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Old 04-19-2019, 08:56 PM   #31
young_jedi
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Quote:
Originally Posted by hazel View Post
I wouldn't be using it via an app, as I don't have a smartphone, but they do have a browser interface too.
Their web mail service performs decryption of messages on the client via Javascript, and with Javascript the clients computer is the compiler, but by definition the client is untrustworthy.. E.g. JS sends the client source code and expects the client to translate this code into "client computer behavior", but a hacker can inject malitious code into the environment, dynamically, which can alter the JS code thats running on the client.. This is possible cause JS code cant be digitally signed cause all its code is dynamic and not static.. This makes is possible for Proton mail (or a hacker) to give you Bob's public key along with their own public key, thus allowing them to eavesdrop on your encrypted messages.. That's not something you can do with a native app cause the code is digitally signed by the developer (protonmail) and the platform (e.g. Apple), and thus it cant be altered.. Protonmail can put a backdoor into their app, but their not likley do that since everyone would get the backdoor (rather than before with JS they can target specicically based on IP).. So using JS is not a proper use of GPG-based end-to-end encryption between the client and the Protom mail servers.. With that said this problem is not specific to Protonmail, as all "privacy focused" email services offer a web-based email service that does this... The web-mail service is convientent, but not secure... Some "privacy focused" email providers like mailbox.org get around this by storing your private key on their servers (instead of on your client), thus not needing to use JS.. But then do you trust them with your private key?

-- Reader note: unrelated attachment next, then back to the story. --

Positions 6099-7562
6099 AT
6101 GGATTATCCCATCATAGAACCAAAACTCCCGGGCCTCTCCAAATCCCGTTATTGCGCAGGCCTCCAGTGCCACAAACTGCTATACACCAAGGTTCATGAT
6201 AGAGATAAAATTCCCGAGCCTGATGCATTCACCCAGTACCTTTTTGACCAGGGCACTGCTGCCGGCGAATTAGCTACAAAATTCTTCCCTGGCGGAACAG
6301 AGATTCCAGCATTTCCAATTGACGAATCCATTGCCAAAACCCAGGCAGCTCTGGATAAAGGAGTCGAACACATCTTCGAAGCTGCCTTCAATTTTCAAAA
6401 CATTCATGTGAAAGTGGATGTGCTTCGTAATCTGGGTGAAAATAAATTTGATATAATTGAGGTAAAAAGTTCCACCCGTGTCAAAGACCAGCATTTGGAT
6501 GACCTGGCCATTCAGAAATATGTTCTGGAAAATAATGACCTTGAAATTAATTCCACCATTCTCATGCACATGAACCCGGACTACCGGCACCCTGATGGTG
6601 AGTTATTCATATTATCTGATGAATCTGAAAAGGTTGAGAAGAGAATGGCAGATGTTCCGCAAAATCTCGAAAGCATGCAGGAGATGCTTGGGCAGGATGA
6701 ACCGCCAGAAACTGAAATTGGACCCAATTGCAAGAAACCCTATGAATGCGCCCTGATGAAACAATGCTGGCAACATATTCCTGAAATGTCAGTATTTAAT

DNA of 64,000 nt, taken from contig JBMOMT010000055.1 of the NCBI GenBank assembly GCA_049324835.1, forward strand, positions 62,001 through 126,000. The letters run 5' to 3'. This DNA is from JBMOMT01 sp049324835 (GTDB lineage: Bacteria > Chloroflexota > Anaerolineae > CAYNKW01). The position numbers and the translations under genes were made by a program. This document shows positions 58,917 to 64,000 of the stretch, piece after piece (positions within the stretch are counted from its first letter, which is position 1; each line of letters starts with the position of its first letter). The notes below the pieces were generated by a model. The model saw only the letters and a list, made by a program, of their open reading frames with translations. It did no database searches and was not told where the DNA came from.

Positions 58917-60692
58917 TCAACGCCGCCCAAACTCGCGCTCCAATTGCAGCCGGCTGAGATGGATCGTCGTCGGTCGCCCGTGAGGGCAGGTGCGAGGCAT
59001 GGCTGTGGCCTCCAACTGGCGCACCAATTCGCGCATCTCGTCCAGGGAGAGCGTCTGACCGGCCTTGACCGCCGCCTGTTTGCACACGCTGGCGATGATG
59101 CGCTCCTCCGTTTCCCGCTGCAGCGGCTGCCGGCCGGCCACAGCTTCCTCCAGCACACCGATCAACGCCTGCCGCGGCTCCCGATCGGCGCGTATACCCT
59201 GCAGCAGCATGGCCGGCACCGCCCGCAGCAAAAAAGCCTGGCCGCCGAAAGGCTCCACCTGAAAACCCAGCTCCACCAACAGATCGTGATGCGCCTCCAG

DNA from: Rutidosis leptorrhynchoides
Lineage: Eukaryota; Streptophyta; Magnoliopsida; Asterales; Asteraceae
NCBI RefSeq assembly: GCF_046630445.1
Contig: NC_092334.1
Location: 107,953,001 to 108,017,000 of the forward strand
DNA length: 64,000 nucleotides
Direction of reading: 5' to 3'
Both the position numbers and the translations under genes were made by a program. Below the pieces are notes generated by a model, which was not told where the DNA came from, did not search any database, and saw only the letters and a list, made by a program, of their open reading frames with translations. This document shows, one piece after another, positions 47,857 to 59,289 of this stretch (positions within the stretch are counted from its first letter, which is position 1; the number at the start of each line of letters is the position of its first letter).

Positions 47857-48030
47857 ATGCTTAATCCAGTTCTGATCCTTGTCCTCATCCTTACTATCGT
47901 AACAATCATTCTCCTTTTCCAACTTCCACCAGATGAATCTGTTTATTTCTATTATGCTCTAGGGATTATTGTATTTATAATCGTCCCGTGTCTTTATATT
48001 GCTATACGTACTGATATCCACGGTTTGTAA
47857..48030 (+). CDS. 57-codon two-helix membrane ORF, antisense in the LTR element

Source: https://www.youtube.com/watch?v=AhdJzjC7Leo
Source: https://www.wired.com/2015/10/mr-rob...-fully-secure/

Last edited by young_jedi; 04-19-2019 at 09:03 PM.
 
Old 04-20-2019, 02:20 AM   #32
ondoho
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Quote:
Originally Posted by hazel View Post
Sure, if you have Deutschmarks available! I don't.
hazel!
it's been euros for almost 20 years now.
but yeah, you probably don't have euros immediately available either.
 
Old 04-20-2019, 07:21 AM   #33
hazel
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Thank you, Young Jedi. That's a brilliant explanation. But I'm not as hooked on total security as some folks around here. After all, my ISP doesn't encrypt my email (though Google does) and, as I explained above, none of the people I exchange emails with using my private address would know what to do if I sent them a pgp public key. Well, Cousin Lucky perhaps but no one else.

What I like about protonmail so far is that it doesn't do any obvious snooping to sell you ads and isn't susceptible to US government intervention. In other words, it's probably as secure as I need it to be.
 
Old 04-22-2019, 02:24 PM   #34
MensaWater
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Quote:
Originally Posted by sgrlscz View Post
Citibank has the same thing available with some of their cards - they call it a Virtual Account Number. I use it all of the time for online purchases. It's one of the big reasons I've kept my Citibank card.
Thanks. I've often wondered if other big banks had similar. For CitiBank, is it Visa or MasterCard or both?

At one point Discover Card had a similar thing to generate temporary numbers but they discontinued it for some reason a couple of years ago.
 
Old 04-22-2019, 02:40 PM   #35
sgrlscz
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Quote:
Originally Posted by MensaWater View Post
Thanks. I've often wondered if other big banks had similar. For CitiBank, is it Visa or MasterCard or both?

At one point Discover Card had a similar thing to generate temporary numbers but they discontinued it for some reason a couple of years ago.
I have a MasterCard, but I'm pretty sure it's available for both. It seems to be pretty standard, and I read some place that only 3 or 4 Citi cards didn't offer it.
 
  


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